Computing and IT giant Hewlett-Packard said today it will add to its line of networking products by essentially re-selling equipment and software developed by two other companies, Accton Technology and Cumulus Networks.
Accton builds network switches used to direct and manage traffic inside corporate data centers, and Cumulus develops and supports the operating system software that runs on them. It’s a big win for Cumulus, which has raised about $50 million and change from venture capital firms including Andreessen Horowitz, Battery Ventures and Sequoia Capital.
The move is a bid by HP to try and disrupt the data center networking business dominated by networking giants Cisco Systems and Juniper.
Companies usually buy networking gear and the software that runs on them from the same vendor. Now companies are interested in buying their networking equipment the same way they buy their servers: Hardware from one vendor and software from another. It’s a trend that’s often referred to as network disaggregation. HP rival Dell has been getting into this business, too, and has its own deal with Cumulus.
Why do it? Companies are avoiding the new naughty phrase in building data centers: Vendor lock-in. When a company wants to change who its buying its equipment from — maybe to get a better deal — it’s easier to do when the hardware and software are interchangeable.
The trend complements the growth of software-defined networking, another big trend that companies in the networking business are trying to get their arms around. That’s where companies build their networks with simple hardware and use software to set the rules for how data flows on their network. If they need to make a big change, they simply make changes to the software; that means less reason to swap out hardware, which can be expensive and time-consuming. It would amount to another big change — and represents a potential challenge — for vendors like Cisco, which for years have designed specialized networking hardware.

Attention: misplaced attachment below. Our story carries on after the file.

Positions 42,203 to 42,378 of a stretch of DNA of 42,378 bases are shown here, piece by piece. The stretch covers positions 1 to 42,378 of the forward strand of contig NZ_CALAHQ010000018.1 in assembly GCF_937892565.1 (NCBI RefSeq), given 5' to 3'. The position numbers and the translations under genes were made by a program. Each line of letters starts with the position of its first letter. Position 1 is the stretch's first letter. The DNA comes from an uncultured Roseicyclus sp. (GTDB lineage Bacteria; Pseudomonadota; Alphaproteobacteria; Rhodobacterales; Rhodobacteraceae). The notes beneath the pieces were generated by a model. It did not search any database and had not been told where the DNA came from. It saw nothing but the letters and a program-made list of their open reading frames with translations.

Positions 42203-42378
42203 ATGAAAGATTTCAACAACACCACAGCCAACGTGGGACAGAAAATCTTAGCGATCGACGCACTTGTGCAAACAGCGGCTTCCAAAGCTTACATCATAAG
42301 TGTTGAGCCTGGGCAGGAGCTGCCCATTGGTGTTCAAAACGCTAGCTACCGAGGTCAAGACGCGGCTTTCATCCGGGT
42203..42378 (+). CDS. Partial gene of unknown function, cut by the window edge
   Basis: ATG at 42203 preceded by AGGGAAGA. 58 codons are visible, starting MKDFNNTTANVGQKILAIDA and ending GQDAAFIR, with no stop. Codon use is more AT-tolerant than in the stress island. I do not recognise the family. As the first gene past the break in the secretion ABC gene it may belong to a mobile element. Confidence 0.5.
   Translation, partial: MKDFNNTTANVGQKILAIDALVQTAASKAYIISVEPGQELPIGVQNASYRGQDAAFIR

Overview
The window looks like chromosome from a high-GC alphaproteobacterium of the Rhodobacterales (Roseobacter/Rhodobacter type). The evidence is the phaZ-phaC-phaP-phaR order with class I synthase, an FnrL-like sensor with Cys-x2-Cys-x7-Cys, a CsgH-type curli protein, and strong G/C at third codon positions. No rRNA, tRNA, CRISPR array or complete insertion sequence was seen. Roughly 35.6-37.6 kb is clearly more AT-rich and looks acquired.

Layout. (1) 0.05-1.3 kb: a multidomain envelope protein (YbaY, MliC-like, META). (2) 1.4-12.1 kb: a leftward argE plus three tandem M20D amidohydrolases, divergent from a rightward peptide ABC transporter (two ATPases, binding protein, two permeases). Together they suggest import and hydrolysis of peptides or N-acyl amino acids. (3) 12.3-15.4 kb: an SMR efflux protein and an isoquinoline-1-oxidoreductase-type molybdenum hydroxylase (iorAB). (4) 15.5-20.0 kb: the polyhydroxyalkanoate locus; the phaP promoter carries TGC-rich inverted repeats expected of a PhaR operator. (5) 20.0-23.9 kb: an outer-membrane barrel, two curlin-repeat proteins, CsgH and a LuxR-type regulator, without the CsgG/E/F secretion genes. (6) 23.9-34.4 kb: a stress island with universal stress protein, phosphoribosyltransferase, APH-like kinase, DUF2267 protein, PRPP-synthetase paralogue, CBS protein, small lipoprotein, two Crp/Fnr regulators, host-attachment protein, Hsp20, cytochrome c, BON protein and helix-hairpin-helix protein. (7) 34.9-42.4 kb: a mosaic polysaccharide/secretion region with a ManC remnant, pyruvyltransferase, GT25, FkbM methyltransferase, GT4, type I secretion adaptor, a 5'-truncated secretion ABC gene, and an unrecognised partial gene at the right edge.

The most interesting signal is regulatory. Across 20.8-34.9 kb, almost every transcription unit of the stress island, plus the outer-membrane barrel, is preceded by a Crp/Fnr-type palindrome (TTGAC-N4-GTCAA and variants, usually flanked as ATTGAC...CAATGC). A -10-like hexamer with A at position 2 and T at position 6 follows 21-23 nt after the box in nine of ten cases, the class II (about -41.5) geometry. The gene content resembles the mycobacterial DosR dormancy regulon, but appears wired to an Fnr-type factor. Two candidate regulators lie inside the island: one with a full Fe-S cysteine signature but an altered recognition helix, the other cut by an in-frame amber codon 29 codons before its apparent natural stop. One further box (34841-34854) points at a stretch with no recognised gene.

Networking is still a relatively small but growing business for HP. It is made up mostly of the business it got when it acquired 3Com in 2010. In 2014 its networking unit posted about $2.6 billion in revenue, up from $2.5 billion the year before, making it one of the few places where HP has reported consistent revenue growth. Yet at that size the networking business amounts to less than 3 percent of overall sales, so its impact to the bigger picture at HP is a bit limited.
That will change when HP splits into two smaller companies later this year. If HP’s $28 billion Enterprise Group were a separate company now, networking would account for almost 10 percent of sales.
Cisco’s switching business is much bigger, amounting to about 30 percent of the $47 billion in sales it reported in fiscal 2014, and while it has been under pressure over the last few years, it appeared to bounce back when Cisco reported financial results last week.
Update: An analyst at has just poured some water on the idea that this type of open switches that HP is going to start selling next month represent much of a threat to Cisco. In a note just just hit my inbox UBS analyst Steve Milunovich argues that these open switches, sometimes called “brite boxes” don’t appear to be much of a threat to Cisco. “There is increasing evidence that there is a portion of the market, especially the larger web-scale players and some sophisticated enterprises, desiring a more open switching model,” he writes. “However, we remain doubtful that there is broad appeal across the larger enterprise customer base for brite boxes yet.”
This article originally appeared on Recode.net.